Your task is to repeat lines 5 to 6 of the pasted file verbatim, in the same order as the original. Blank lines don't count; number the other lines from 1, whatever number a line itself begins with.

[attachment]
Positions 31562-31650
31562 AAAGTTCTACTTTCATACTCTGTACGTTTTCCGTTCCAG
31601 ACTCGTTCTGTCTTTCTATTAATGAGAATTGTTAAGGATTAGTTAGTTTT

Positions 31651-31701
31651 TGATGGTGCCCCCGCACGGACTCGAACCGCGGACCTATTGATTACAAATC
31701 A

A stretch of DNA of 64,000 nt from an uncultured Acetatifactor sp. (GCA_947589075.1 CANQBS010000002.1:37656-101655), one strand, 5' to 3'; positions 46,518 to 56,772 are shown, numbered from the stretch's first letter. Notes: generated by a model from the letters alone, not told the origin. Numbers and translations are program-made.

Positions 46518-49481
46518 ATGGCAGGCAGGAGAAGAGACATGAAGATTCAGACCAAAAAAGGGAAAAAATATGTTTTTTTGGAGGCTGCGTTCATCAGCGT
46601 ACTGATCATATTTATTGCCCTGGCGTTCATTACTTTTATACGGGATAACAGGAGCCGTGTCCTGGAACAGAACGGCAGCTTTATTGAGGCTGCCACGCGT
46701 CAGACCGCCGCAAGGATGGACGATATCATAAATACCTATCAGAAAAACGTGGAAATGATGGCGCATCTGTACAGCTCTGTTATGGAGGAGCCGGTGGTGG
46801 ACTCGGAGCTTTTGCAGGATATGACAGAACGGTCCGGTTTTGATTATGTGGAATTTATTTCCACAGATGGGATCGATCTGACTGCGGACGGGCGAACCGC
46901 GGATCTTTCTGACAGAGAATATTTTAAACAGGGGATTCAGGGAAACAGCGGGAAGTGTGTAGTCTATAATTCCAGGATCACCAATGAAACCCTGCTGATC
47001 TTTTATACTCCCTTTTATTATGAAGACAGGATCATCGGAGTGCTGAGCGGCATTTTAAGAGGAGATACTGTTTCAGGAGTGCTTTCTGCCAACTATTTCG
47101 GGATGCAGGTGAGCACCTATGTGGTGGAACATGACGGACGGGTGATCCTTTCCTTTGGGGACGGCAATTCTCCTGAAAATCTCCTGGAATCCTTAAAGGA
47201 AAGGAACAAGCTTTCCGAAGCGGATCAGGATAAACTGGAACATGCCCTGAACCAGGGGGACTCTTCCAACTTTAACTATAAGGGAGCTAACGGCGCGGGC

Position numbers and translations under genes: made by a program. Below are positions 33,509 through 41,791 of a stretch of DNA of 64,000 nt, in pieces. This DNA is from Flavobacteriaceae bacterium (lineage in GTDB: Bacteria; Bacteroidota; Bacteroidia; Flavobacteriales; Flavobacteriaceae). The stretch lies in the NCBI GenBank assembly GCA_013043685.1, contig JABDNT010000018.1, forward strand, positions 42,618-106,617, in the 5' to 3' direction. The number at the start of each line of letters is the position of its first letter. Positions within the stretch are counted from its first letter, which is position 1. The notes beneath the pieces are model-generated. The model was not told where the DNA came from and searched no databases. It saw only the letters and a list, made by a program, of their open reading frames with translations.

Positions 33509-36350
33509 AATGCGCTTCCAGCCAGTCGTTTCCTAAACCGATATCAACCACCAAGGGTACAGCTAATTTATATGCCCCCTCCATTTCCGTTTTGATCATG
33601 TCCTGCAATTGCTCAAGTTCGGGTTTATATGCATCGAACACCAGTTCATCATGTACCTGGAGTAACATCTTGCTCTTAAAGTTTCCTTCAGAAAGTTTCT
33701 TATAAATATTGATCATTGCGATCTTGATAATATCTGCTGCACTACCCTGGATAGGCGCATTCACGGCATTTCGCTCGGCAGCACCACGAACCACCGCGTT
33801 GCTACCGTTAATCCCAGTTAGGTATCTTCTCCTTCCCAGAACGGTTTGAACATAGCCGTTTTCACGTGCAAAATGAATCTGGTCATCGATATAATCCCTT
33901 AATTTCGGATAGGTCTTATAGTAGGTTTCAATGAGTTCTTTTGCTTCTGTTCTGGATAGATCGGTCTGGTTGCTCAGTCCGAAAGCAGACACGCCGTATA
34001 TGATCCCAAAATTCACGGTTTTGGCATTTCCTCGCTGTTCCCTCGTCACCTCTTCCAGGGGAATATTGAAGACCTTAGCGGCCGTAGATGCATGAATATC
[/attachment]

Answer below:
31651 TGATGGTGCCCCCGCACGGACTCGAACCGCGGACCTATTGATTACAAATC
31701 A